Residual Functional Capacity Evaluation
When you apply for Social Security Disability Insurance (SSDI) benefits, the agency will look at what kinds of tasks and activities you’re still able to perform. You’ll need to fill out a residual functional capacity assessment form. This will include disclosing what you can’t do because of your disability or disabilities. If you are concerned about a residual functional capacity evaluation, our experienced Chicago Social Security attorneys may be able to help you. Many valid SSDI benefits claims get denied initially or on appeal, and you may improve your chances of getting benefits when you are represented by an experienced SSDI lawyer from the start.Disability Claims Examiner
A disability claims examiner will work with a state agency to conduct a residual functional capacity evaluation. The state agency will figure out to what extent you’re restricted and which of those restrictions limit the jobs you can do. It will look not only at your medical record, but also your doctor’s notes about your limitations to conduct the residual functional capacity evaluation.
Generally, the residual functional capacity evaluation is first used to figure out whether you can do your prior job. If you can’t do your old job, the examiner will look at whether you have the ability to to learn skills to do another job.Residual Functional Capacity Evaluation
If you claim any sort of physical limitation that the Social Security office believes is severe, you will need to undergo a residual functional capacity evaluation of your physical ability. It will include the extent to which you can exert yourself, whether you are sedentary, whether you can lightly exert yourself, and whether you have moderate or heavy exertion abilities. The extent to which you can exert yourself is based on issues such as how much you’re able to lift, walk, stand, push, pull, or stand.
There are also physical limitations that don’t involve your strength or exertion. For example, if you are unable to manipulate small objects or you can’t see properly, these are non-exertional limitations. Similarly, other restrictions might be the extent to which you can be exposed to hot or cold weather, sunlight, fumes, or dust, or the degree to which you are able to bend or crouch, or the extent to which you can speak or hear or type.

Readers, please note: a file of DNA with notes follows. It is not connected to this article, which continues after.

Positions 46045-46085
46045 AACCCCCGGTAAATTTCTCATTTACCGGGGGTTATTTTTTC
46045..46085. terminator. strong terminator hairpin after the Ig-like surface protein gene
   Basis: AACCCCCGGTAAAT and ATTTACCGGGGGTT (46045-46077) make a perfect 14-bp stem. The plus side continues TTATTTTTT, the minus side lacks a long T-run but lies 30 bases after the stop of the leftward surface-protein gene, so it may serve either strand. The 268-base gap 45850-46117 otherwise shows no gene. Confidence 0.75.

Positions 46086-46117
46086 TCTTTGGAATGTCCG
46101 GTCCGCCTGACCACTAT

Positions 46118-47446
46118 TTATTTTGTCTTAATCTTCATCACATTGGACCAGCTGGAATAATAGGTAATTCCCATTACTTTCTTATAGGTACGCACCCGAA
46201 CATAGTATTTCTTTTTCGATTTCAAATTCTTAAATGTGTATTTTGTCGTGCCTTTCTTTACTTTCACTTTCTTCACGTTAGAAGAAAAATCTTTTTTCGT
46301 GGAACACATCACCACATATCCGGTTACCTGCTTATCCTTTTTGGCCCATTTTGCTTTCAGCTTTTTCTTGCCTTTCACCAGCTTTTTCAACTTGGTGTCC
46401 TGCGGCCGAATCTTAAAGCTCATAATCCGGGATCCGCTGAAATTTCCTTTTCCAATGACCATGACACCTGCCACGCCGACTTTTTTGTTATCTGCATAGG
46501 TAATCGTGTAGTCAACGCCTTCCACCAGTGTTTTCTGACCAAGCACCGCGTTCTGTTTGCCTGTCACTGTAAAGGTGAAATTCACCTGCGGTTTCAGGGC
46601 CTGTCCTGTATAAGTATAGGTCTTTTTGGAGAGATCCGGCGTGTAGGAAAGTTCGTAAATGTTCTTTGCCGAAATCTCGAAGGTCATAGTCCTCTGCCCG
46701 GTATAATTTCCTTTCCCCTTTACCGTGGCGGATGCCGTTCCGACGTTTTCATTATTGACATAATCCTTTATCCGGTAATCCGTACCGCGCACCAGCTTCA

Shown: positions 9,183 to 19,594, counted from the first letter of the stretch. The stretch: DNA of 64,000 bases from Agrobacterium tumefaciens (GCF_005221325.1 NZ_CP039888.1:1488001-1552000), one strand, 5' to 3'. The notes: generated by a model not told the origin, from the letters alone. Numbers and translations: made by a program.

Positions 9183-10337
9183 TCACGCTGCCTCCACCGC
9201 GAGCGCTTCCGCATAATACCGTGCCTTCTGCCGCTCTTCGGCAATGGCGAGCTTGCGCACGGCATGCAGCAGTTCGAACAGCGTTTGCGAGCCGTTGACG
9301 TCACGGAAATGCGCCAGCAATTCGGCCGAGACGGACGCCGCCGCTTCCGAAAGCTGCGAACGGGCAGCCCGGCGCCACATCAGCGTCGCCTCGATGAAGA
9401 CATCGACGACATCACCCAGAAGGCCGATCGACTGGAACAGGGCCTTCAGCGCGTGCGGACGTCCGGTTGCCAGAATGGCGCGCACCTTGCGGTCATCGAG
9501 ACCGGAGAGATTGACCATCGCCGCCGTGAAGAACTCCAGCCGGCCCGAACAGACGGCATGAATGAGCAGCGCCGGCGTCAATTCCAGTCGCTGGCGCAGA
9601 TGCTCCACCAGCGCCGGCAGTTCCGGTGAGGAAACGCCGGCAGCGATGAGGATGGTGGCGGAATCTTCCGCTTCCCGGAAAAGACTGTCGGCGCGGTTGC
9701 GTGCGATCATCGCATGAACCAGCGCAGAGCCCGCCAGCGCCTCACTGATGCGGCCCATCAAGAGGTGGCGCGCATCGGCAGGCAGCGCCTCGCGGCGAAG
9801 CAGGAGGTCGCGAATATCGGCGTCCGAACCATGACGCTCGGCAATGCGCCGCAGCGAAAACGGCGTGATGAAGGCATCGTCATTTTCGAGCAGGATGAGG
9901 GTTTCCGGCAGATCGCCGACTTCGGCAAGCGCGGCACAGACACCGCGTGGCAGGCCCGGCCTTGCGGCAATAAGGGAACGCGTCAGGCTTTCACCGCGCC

When the basis of your application is an emotional or mental disability, the agency will need to investigate the extent to which you’re limited by that condition, but this is a less rigidly structured evaluation. If the agency sees that your emotional or mental disability is severe, it will need to develop a mental residual functional capacity evaluation. This evaluation will look at the extent to which you can keep attention or concentration for long periods and the extent to which you can perform tasks on time. The evaluation will examine to what extent you can respond properly to criticism from supervisors, keep an ordinary routine without special supervision, make judgments, and interact appropriately with the public. It will look at the extent to which you can carry out directions or tolerate normal stress levels. The purpose of the evaluation is to compare your mental limitations to job requirements for other jobs in the country to see whether there are less emotionally or mentally demanding jobs you are able to handle.
Often impairments cause severe physical and mental limitations that can affect your ability to do work at a job. Under section 416.945, your residual functional capacity reflects the most you are able to do in spite of restrictions. When there is more than one impairment, all of the medically determinable impairments of which you make the agency aware, including those that aren’t severe, will be considered in evaluating your residual functional capacity. Generally, claimants are responsible for providing the agency with medical and other evidence to make a decision about residual functional capacity.Consult a Skillful SSDI Attorney in Chicago
If you are concerned about a residual functional capacity evaluation in Chicago, our experienced SSDI lawyers can help. At Katz, Friedman, Eisenstein, Johnson, Bareck & Bertuca, we represent injured workers in Quincy, Aurora, Rockford, Springfield, and Champaign, as well as Kane County, Cook County, Sangamon County, Winnebago County, and Adams County. We can also figure out whether other remedies should be sought, based on the nature and cause of the disability. Contact us toll-free at 800-444-1525 or at 312-263-6330 or via our online form.